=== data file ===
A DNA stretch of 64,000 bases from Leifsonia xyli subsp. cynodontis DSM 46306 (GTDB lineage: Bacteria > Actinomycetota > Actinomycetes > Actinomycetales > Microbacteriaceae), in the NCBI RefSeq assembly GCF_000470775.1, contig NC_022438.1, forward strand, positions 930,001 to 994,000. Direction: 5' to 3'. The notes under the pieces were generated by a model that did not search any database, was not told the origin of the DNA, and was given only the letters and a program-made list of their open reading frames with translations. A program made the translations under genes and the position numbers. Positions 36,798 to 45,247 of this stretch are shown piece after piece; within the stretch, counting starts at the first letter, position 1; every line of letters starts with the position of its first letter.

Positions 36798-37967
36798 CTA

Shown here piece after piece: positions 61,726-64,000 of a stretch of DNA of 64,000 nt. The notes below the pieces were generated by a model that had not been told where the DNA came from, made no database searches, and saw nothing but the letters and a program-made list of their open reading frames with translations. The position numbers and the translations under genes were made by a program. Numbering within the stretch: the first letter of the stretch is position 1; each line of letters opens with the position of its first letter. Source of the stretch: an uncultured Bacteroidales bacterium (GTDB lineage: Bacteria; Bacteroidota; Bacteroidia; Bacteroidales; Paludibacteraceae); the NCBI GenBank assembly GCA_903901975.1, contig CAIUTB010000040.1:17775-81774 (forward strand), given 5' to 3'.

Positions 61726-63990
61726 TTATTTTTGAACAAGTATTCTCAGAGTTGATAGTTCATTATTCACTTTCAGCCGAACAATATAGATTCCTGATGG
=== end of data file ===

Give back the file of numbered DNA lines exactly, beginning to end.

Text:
A DNA stretch of 64,000 bases from Leifsonia xyli subsp. cynodontis DSM 46306 (GTDB lineage: Bacteria > Actinomycetota > Actinomycetes > Actinomycetales > Microbacteriaceae), in the NCBI RefSeq assembly GCF_000470775.1, contig NC_022438.1, forward strand, positions 930,001 to 994,000. Direction: 5' to 3'. The notes under the pieces were generated by a model that did not search any database, was not told the origin of the DNA, and was given only the letters and a program-made list of their open reading frames with translations. A program made the translations under genes and the position numbers. Positions 36,798 to 45,247 of this stretch are shown piece after piece; within the stretch, counting starts at the first letter, position 1; every line of letters starts with the position of its first letter.

Positions 36798-37967
36798 CTA

Shown here piece after piece: positions 61,726-64,000 of a stretch of DNA of 64,000 nt. The notes below the pieces were generated by a model that had not been told where the DNA came from, made no database searches, and saw nothing but the letters and a program-made list of their open reading frames with translations. The position numbers and the translations under genes were made by a program. Numbering within the stretch: the first letter of the stretch is position 1; each line of letters opens with the position of its first letter. Source of the stretch: an uncultured Bacteroidales bacterium (GTDB lineage: Bacteria; Bacteroidota; Bacteroidia; Bacteroidales; Paludibacteraceae); the NCBI GenBank assembly GCA_903901975.1, contig CAIUTB010000040.1:17775-81774 (forward strand), given 5' to 3'.

Positions 61726-63990
61726 TTATTTTTGAACAAGTATTCTCAGAGTTGATAGTTCATTATTCACTTTCAGCCGAACAATATAGATTCCTGATGG